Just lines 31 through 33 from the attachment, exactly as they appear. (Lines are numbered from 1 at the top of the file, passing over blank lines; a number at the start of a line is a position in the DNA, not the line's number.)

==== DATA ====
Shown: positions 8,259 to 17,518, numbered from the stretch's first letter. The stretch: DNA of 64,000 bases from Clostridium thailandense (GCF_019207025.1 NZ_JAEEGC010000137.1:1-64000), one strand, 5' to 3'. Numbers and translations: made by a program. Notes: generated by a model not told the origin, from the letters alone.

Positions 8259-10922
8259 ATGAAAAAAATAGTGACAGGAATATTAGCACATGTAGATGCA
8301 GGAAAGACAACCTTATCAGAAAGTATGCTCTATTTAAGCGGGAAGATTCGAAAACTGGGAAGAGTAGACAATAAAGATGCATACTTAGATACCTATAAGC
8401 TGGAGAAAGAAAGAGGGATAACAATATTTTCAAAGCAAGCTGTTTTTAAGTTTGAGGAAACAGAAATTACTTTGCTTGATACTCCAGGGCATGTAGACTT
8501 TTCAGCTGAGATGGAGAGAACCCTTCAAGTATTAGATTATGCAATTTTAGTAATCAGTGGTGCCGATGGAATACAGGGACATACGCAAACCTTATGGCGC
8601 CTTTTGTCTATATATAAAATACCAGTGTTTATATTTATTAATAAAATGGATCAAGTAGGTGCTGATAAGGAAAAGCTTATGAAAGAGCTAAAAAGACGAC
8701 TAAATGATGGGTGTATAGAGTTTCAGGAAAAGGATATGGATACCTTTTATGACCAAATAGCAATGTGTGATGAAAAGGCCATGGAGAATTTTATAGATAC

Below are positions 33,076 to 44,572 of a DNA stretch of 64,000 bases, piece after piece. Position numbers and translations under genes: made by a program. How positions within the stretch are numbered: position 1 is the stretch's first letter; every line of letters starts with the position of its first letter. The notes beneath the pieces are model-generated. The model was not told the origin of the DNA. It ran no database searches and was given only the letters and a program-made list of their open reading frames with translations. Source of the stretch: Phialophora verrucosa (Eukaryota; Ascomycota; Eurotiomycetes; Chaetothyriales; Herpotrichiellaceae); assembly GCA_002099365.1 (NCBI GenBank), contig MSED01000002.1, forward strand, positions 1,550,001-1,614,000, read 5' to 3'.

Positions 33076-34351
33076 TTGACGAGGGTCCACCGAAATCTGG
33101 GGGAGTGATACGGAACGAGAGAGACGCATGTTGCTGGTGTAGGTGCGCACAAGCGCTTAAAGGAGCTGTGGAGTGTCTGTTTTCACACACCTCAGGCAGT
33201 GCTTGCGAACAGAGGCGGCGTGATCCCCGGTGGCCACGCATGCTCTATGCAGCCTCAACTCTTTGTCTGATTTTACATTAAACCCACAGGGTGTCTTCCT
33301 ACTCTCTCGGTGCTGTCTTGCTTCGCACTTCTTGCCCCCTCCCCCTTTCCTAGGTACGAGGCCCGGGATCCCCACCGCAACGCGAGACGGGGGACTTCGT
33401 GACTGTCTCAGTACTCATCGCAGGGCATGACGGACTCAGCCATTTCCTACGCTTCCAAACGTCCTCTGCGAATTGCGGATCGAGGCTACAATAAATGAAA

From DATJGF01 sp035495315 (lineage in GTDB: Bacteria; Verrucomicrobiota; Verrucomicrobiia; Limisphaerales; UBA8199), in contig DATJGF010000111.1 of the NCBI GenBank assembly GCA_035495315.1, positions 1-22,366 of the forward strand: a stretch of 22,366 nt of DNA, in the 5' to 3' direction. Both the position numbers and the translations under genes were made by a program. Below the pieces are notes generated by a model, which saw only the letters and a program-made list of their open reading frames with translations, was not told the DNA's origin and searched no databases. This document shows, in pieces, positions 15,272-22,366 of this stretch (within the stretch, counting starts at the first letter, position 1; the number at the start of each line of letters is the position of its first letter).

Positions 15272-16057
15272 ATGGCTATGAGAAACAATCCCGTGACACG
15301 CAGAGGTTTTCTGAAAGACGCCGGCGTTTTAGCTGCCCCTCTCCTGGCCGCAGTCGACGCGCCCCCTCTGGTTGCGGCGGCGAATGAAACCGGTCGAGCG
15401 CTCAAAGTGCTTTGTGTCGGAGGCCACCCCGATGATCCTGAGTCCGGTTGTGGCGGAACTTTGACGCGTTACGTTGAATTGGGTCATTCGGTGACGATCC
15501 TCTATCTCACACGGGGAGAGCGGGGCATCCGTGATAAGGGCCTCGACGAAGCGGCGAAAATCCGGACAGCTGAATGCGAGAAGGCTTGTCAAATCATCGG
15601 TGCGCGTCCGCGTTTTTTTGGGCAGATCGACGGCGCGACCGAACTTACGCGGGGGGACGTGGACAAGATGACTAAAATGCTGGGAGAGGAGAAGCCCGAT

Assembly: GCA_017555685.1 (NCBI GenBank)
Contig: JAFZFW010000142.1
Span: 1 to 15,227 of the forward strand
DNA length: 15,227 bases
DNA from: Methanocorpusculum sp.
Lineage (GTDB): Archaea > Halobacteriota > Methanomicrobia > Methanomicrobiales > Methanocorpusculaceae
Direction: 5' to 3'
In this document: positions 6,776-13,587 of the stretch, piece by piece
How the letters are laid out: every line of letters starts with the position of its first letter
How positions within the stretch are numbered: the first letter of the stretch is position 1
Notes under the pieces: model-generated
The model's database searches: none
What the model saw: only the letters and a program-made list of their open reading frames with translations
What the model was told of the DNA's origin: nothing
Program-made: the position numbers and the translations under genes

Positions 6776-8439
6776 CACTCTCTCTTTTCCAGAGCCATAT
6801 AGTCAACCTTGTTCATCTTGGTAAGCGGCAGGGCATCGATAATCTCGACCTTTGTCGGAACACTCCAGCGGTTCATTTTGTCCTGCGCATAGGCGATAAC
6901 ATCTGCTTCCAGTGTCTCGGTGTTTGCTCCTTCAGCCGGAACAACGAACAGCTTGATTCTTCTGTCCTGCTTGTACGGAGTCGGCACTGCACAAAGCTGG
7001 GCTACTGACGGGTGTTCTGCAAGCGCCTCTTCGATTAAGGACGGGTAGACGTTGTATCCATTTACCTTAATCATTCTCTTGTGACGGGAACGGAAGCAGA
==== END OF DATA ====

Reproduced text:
How the letters are laid out: every line of letters starts with the position of its first letter
How positions within the stretch are numbered: the first letter of the stretch is position 1
Notes under the pieces: model-generated